Software developers and the companies they work for are completely saturated by an avalanche of technologies that could help in their work, according to Juval Lowy, a member of Microsoft's internal design review team for .NET.
In a recent video interview with Builder AU, Lowy said that the rate of technological change was now far greater than the rate at which companies could adopt technologies.
"We've literally passed the resonance frequency of technologies", he said.
"What I suspect this is going to do is, over time it's going to segment the market. You're going to have to go agile, smart, early adopt and keep up this pace or people will just lag behind."
Lowy also identified organisational issues as affecting the quality of software — for example, the static hierarchy of development teams and the inability of organisations to recognise when they need highly specialised skills.
"The level of complexity of modern applications, the kind of functionalities, the kind of user experience that they are required to deliver today is not on par with what the organisation can support", he said.
"Most organisations don't recognise [that] they need a visual designer for virtually every piece of user interface — [in] much the same way, most organisations don't realise that they need a professional architect whenever they design these modern highly connected server orientated systems. There is a disconnect there as well."
Lowy will return to Australia in February 2009 to conduct a series of training seminars.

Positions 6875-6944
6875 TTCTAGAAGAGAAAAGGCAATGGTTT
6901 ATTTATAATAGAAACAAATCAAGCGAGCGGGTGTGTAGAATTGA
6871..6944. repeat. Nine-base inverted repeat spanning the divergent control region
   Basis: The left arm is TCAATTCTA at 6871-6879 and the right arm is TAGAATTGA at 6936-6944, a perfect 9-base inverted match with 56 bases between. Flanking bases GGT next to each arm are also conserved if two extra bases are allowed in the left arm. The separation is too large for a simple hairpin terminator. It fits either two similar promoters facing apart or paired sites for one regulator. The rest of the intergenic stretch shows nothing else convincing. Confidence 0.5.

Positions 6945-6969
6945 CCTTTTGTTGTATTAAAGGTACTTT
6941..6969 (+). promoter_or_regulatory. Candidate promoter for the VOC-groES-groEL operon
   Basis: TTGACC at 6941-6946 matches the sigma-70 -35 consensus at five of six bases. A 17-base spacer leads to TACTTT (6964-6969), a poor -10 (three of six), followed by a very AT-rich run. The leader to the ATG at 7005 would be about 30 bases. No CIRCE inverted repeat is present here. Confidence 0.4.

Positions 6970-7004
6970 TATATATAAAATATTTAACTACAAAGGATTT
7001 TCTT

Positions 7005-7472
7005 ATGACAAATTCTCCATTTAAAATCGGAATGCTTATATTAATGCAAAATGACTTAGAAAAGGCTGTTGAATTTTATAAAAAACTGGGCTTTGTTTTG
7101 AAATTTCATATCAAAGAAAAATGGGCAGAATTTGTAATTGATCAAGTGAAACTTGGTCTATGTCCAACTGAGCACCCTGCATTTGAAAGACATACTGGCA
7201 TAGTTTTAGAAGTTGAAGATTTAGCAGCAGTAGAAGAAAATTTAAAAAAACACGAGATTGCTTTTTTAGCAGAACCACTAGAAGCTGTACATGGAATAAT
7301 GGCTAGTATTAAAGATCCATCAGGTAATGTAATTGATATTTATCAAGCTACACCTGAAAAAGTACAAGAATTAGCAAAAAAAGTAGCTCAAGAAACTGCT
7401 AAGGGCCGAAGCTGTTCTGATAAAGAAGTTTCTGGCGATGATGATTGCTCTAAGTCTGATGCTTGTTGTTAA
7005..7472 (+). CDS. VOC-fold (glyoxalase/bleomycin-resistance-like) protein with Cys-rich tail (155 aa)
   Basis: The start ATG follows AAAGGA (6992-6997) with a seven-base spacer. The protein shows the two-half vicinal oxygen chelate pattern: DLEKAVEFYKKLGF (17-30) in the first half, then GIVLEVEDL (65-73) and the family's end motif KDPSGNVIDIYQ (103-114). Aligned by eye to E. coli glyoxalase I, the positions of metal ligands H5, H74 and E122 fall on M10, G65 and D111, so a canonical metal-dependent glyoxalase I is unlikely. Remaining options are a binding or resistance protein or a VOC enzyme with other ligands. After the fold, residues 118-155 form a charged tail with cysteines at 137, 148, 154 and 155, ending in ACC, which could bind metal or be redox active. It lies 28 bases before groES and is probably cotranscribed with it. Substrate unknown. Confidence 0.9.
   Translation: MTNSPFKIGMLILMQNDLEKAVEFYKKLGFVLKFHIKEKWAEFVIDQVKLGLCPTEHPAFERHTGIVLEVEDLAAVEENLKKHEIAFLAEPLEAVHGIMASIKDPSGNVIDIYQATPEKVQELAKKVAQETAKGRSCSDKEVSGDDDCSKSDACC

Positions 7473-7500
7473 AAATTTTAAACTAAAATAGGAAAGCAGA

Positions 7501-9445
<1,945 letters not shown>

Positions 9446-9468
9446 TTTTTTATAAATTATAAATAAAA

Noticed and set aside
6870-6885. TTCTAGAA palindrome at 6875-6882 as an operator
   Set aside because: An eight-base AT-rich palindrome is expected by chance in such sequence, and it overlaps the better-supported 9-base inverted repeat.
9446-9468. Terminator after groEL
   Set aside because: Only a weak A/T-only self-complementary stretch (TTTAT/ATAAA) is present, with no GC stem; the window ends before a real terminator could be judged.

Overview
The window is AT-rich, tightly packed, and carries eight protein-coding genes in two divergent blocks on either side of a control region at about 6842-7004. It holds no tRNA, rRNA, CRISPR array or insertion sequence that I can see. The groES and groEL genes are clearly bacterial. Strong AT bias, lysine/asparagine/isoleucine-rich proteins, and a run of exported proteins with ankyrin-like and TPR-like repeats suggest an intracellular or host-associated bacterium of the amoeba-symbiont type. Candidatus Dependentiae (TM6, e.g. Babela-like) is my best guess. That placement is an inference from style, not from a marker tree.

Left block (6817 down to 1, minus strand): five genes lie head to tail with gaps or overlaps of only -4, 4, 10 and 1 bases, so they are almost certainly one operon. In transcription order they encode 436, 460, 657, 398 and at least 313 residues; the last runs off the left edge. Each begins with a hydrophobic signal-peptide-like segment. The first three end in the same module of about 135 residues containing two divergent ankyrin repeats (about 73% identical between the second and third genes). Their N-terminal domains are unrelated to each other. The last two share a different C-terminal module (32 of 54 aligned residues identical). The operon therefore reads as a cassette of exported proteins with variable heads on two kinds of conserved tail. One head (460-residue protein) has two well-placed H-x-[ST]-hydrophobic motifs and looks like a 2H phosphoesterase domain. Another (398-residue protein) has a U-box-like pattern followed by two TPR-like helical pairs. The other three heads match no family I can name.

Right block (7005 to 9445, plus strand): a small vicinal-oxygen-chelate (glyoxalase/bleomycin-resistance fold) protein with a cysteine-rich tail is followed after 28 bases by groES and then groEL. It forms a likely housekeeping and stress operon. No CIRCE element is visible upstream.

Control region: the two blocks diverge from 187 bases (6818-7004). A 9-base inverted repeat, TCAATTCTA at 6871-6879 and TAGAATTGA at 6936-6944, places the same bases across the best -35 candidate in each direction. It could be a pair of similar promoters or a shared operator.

Juval Lowy says that the software industry has suffered from an inflation in titles — a software architect would be an engineer in another discipline, and a developer would be a technician.
We are currently in the doldrums of Visual Studio, as the design tools are not fully ready for WCF. Juval Lowy claims that this will be remedied in the next Visual Studio release.
Juval Lowy discusses how WCF is yet to reach its full potential and adoption.
Juval Lowy discusses the trade-off of using a highly structured protocol standard for communication instead of a fast and unreliable protocol.
Some would say that it is a long way from software engineering to journalism, others would correctly argue that it is a mere 10 metres according to the floor plan.During his first five years with CBS Interactive, Chris started his journalistic adventure in 2006 as the Editor of Builder AU after originally joining the company as a programmer.Leaving CBS Interactive in 2010 to follow his deep desire to study the snowdrifts and culinary delights of Canada, Chris based himself in Vancouver and paid for his new snowboarding and poutine cravings as a programmer for a lifestyle gaming startup.Chris returns to CBS in 2011 as the Editor of TechRepublic Australia determined to meld together his programming and journalistic tendencies once and for all.In his free time, Chris is often seen yelling at different operating systems for their own unique failures, avoiding the dreaded tech support calls from relatives, and conducting extensive studies of internets — he claims he once read an entire one.